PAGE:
Bruno Averbeck, National Institute of Mental Health, Bethesda, USA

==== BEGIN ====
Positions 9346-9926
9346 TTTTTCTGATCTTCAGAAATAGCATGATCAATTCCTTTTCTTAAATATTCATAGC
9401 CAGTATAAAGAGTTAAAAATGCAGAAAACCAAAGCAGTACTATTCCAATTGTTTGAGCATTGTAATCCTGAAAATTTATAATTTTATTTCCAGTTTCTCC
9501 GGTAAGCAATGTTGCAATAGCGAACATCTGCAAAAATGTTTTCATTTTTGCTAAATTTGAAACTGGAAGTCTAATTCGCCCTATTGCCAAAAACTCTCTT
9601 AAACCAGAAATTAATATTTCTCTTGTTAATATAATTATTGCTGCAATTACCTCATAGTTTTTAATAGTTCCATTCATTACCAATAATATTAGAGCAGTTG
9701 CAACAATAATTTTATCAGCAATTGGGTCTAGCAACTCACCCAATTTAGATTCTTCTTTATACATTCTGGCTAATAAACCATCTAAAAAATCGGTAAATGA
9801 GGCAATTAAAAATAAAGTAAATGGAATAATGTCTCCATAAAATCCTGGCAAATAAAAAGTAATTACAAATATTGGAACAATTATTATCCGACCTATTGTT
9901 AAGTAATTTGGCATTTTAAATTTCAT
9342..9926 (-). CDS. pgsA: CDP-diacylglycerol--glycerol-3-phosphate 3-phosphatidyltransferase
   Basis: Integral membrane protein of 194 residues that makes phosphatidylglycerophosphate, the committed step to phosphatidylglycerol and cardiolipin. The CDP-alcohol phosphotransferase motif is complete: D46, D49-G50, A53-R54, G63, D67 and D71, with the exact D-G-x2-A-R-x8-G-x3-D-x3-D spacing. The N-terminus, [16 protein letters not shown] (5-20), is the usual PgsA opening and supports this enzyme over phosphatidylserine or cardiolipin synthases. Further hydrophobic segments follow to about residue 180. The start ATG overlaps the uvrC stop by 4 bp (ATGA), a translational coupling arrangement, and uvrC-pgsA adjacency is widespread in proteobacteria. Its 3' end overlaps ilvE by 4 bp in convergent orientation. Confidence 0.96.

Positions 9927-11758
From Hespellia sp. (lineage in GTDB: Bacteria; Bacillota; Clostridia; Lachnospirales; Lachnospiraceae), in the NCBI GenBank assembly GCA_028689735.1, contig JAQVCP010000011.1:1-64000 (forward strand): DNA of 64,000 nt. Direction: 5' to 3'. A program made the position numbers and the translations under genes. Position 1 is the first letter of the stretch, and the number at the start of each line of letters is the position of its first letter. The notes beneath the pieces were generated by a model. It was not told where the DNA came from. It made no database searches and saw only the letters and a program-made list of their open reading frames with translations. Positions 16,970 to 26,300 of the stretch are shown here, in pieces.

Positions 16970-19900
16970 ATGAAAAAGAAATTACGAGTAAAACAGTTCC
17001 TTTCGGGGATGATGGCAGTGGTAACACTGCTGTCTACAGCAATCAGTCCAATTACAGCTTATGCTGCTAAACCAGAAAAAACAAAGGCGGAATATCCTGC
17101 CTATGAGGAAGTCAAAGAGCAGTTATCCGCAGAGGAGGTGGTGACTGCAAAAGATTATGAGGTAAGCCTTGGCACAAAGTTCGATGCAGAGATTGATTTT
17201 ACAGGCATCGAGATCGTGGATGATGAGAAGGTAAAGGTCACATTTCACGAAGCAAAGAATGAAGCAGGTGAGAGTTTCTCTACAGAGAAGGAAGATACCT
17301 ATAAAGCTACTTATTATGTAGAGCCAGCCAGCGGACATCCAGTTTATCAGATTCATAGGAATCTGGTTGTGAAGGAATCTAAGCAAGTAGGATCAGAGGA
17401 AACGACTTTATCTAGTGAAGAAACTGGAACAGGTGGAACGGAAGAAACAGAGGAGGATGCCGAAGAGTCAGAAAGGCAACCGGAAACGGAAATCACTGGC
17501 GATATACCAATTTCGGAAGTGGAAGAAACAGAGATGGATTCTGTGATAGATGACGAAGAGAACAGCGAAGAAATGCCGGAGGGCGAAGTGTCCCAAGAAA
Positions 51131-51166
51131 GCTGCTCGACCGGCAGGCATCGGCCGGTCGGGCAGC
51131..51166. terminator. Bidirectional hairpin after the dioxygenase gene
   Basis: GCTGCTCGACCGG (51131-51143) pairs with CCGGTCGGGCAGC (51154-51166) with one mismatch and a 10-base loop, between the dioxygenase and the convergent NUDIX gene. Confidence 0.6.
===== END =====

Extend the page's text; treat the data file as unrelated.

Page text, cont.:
Drift diffusion processes have been used to model choice behavior across diverse tasks. Whether these models can describe neural mechanisms in tasks beyond perceptual decision making (PDM), where they have been used extensively, is an open question. In the present study we examined neural activity in lateral prefrontal cortex (area 46) and the dorsal striatum (caudate nucleus) while monkeys carried out interleaved blocks of PDM and reinforcement learning (RL). To examine the decision processes at a neural level, we decoded the animals choices from single neuron activity, and used the decoding analysis to estimate the animals belief about which choice was correct in a time resolved way. In drift diffusion models information is integrated across time. Thus, when there is more information available at each point in time, it accumulates faster. We found in both tasks that the mean belief about which choice was correct increased with time and reflected choice difficulty, consistent with a drift diffusion process. Variability in information accumulation should also depend on choice difficulty. We found, consistent with this, that variability in belief estimates was higher in conditions where choices were more difficult. Thus, as the animals accumulated information about correct choices, the mean and variance of neural activity reflected information accumulation, consistent with a drift diffusion process. Further, this was true in both the PDM task and the reinforcement learning task. We also estimated the time-constant of the neural integrator and found that it was longer in the PDM task than it was in the RL task. Finally, belief at the time of decision correlated with accuracy in the PDM task but not in the RL task. Thus, neural responses were consistent with an integrator in both tasks, but in the RL task the time constant of integration was shorter and belief and choice accuracy were uncorrelated.